Nothing remotely close to decisions were made at the three-stop series of public outreach meetings held across California last week by USDA to review proposals submitted for a Federal Milk Marketing Order (FMMO) in the nation's largest dairy state.
But several strong impressions did come through.
I attended the first meeting held in Chico (northern California) on May 5 (pictured above). Meetings were also held in Tulare (central California) on May 6, and in Palmdale (southern California) on May 7.
The 55 people who attended the Chico event exceeded expectations, about 15 of which were dairy producers. The rest were USDA personnel, cooperative and processing leaders, lawyers, and officials from the California Department of Food and Agriculture (CDFA).
The atmosphere was informal and friendly. Things ran smoothly and ended ahead of time. There were no fireworks. There weren't even sparklers. My takeaway impressions were:
- This is probably the highest level "us versus them" (milk producers and processors) battle seen in California since the statewide pooling program was created in 1967.
- Producers have reached a point of being mad as heck and aren't going to take CDFA-computed farm milk prices anymore that are consistently lower than those in federal orders.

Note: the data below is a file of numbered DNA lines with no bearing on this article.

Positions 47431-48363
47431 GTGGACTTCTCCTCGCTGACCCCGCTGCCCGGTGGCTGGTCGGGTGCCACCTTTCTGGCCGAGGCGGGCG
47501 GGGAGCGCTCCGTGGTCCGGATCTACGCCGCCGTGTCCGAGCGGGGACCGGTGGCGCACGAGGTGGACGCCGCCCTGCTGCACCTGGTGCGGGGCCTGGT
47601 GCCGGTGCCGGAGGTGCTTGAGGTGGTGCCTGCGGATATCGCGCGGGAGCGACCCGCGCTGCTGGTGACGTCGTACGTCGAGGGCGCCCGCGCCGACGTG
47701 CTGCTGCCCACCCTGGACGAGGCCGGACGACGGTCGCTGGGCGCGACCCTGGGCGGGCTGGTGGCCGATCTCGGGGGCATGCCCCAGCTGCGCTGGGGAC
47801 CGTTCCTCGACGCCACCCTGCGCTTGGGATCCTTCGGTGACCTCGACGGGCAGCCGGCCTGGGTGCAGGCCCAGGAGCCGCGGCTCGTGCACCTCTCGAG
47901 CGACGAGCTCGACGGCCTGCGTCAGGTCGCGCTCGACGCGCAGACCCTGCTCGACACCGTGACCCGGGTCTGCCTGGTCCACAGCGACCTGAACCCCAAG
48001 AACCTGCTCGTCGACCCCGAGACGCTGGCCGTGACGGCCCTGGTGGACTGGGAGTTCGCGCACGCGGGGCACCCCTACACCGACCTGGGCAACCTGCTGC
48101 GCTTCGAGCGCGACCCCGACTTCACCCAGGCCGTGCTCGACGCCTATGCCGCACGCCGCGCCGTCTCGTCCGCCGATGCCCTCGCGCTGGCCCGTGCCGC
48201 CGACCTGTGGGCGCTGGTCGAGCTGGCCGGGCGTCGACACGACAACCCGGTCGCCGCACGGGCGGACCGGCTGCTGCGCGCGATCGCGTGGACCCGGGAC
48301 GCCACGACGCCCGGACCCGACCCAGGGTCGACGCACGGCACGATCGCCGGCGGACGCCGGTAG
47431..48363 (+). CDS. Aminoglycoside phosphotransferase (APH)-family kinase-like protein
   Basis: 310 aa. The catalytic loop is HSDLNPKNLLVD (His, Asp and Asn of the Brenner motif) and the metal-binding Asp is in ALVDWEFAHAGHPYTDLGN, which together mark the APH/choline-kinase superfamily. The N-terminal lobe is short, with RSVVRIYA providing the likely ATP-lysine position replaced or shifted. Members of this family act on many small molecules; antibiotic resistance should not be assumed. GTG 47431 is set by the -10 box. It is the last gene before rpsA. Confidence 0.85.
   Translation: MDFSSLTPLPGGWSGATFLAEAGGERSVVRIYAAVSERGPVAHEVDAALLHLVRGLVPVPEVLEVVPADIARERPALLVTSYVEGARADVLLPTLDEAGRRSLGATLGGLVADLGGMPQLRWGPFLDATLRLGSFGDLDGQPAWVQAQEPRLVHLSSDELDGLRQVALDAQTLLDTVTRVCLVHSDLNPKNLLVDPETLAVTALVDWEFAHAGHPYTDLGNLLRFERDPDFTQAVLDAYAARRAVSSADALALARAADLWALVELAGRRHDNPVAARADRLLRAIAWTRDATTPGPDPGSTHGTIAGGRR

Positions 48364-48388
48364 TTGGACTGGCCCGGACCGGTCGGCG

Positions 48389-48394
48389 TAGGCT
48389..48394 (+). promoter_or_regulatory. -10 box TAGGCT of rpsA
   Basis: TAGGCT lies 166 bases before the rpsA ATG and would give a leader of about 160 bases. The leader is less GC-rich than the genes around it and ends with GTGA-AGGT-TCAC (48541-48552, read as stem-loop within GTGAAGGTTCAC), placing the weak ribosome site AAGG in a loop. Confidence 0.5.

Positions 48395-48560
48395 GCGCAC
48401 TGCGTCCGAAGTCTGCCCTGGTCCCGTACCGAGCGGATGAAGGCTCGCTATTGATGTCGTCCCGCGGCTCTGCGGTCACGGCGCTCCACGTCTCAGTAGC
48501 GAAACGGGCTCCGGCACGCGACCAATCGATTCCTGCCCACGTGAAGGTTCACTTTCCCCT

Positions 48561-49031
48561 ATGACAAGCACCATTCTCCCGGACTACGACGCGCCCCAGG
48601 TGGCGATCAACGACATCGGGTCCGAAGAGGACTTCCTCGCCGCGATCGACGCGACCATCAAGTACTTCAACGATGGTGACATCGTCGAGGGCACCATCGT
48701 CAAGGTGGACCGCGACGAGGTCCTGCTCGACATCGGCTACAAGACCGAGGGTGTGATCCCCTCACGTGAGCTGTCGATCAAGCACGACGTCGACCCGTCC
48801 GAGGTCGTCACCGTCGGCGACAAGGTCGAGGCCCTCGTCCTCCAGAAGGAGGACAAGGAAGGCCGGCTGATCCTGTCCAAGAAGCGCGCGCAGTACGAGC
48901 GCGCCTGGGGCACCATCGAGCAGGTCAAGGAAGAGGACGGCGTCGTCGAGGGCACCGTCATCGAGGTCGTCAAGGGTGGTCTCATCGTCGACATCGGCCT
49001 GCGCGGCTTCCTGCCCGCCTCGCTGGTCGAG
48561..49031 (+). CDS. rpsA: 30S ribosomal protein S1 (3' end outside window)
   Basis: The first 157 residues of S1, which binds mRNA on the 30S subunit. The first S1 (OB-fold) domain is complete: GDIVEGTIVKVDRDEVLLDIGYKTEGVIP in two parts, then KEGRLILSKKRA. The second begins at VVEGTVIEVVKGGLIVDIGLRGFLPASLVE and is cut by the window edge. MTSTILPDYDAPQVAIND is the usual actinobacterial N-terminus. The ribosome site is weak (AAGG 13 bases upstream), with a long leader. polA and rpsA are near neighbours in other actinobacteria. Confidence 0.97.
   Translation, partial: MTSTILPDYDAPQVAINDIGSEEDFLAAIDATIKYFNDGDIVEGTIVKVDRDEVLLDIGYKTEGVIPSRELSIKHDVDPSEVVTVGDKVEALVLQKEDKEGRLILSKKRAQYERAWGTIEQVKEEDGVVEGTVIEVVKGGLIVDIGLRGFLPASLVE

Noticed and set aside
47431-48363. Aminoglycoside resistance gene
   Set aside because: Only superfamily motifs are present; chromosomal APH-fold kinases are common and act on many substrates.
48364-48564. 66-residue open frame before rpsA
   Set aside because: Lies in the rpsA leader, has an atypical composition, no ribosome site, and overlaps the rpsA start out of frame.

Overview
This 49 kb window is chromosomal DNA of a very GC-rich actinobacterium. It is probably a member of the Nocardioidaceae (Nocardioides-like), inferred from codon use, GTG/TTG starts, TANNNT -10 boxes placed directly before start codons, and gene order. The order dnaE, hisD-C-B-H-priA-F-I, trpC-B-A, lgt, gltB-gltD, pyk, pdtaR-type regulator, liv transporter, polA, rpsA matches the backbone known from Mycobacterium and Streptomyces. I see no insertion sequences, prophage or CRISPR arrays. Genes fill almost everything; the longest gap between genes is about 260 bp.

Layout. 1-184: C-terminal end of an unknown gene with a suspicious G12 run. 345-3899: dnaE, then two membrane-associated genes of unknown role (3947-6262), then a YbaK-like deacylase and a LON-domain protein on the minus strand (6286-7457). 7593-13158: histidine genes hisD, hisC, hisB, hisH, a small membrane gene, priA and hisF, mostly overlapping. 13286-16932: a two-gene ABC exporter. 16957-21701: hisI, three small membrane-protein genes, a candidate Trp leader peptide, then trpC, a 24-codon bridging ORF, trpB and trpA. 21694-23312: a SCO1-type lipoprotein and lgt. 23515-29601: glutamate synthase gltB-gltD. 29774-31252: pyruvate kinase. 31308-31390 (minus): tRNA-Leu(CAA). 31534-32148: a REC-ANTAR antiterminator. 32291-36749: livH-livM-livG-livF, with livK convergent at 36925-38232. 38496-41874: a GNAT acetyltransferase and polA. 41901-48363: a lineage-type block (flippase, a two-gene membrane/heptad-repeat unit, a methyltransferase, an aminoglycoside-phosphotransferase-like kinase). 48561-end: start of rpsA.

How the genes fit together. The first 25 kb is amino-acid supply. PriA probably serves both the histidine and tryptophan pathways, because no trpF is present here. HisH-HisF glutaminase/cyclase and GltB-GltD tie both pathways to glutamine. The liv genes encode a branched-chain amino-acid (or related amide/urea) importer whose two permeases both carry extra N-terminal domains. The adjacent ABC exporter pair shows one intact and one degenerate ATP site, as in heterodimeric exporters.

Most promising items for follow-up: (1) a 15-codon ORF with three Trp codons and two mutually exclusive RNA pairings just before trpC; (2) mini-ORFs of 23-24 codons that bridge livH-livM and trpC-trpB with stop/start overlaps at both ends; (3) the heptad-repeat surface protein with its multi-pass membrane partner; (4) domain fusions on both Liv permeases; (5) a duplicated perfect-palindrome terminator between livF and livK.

- The FMMO proposal submitted by the state's three largest cooperatives clearly focuses on producers' needs, and their summary was clear and straightforward.
- Processors are determined to hang on to as much of the favorable price playing field they have enjoyed for decades. Its proposal summary was complex and focused on plants, handlers, pooling, payments and definitions. USDA had several questions afterward.
- The four remaining producer-handlers in California look to be at great risk of being crushed in this battle of titans. Their main request is to be grandfathered into the FMMO under the same terms they negotiated with CDFA nearly 50 years ago.
- Also at risk is a large Nevada dairy that has shipped mainly to California since opening and wants to continue receiving plant blend prices rather than something less.
- I got a distinct sense that USDA is more farmer-oriented than processor-oriented.
The catch there is that once a farmer chooses, they would never get to change. And the Institute's spokesman said he envisions that producers who opt into the FMMO system would give up their quota to the state.
The $64,000 question from the audience came from a dairy producer, who asked both the co-op and processor spokespersons what they thought the net bottom line effect of their proposals would be to producers compared to the current state pricing program.
Both said they thought it would be higher under an FMMO. A co-op spokesman estimated around 80 cents per hundredweight. The Institute spokesman said he is a believer of markets adjusting, and thinks producer prices would ultimately revert to an equilibrium level.
(c) Hoard's Dairyman Intel 2015
May 11, 2015